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Birth to 6 Months of Age

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  • Inside the Mouth – Tooth and jaw development. Tongue tie. Developmental anomalies e.g. cleft lip and palate.  Saliva, dribbling and teething – how to recognise and identify when it’s not ‘teeth’ related.
  • Lifestyle, Health and Wellbeing – General health and development. Medications and oral health. Reflux. Dummy/Digit Sucking; Teething. Stress and mental health.
  • Oral Hygiene – Maintaining parents oral care routine with a new baby and new routines. Baby oral hygiene – when to start, what to use and how to clean baby’s gums and new teeth.
  • Diet and Nutrition – Parents diet and nutrition for a healthy life. Baby diet and nutrition Breast/Bottle Feeding for health.
  • Professional Dental Care – Parents continuing dental care. Baby’s first dental visit – Dental Check by One. Finding a dental home  for family dental care and regular attendance for healthy family smiles.
the best start for baby teeth

Inside the Mouth

Tooth Development

Baby teeth are also called primary or deciduous teeth.

Baby’s aren’t usually born with teeth visible in their mouth, but at birth your baby’s first teeth are well developed in their jaw under their gums and the first permanent teeth are already starting to develop. The first tooth usually appears around 6 months of age but this can vary. You may have heard these teeth called baby teeth, milk teeth, primary teeth or even deciduous teeth! Baby teeth are important. They help your baby to eat, speak and smile. Baby’s first tooth is usually the lower incisor which appears in the middle at the front of the mouth. Between this and around 2 ½-3 years your little one will get all 20 of their baby (primary or deciduous) teeth.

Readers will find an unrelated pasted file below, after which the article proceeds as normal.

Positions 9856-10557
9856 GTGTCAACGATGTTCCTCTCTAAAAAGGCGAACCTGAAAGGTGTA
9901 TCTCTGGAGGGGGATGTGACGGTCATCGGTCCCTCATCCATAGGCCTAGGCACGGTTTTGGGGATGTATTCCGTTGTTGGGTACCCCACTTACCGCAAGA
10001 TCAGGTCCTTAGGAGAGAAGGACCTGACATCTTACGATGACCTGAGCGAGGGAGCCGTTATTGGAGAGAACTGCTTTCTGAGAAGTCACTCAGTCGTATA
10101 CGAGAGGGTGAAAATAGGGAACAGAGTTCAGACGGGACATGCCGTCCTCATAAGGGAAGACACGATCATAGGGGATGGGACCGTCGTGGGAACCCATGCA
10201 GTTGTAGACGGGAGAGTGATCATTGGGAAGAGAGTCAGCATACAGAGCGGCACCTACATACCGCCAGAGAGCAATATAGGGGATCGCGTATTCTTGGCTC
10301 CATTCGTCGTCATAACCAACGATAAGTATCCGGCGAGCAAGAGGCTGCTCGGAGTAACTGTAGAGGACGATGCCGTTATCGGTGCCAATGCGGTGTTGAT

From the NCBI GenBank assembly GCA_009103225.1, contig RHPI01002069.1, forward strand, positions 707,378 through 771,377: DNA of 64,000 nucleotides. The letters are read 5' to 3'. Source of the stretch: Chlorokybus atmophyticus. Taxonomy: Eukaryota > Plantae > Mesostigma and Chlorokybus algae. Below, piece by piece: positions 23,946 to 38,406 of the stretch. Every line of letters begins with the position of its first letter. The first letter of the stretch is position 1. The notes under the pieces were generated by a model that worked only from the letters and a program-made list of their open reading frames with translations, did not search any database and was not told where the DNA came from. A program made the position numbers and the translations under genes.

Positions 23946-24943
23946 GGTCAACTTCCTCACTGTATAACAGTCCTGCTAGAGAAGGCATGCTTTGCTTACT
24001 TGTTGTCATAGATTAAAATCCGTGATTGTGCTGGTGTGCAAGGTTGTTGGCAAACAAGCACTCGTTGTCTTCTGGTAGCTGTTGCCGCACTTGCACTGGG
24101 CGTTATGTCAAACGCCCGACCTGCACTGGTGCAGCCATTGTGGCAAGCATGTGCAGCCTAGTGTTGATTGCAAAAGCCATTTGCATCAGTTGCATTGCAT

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Lifestyle, Health and Wellbeing

What Affects Tooth Development

Trauma, premature birth and how it affects tooth development.

Pregnancy affects almost all body systems and that includes tooth development. During the early stages of pregnancy the embryo is highly susceptible – poor health of Mum, nutrition, infections, drug intake all may affect the health of the developing baby.  All organ systems are formed during first trimester and by 12 weeks, foetus moves and swallows.

The first step of baby tooth development – tooth buds, develop between 5 and 6th week of pregnancy with the formation of the hard tooth tissues occurring around the 4-5th month in pregnancy. Lips form around the 4-7th week of baby’s development and the palate forms between 8-12th week.

Cleft Lip/Palate

Cleft lip is apparent by 8th week, cleft palate by 12th week of pregnancy.

Prematurity and Oral Health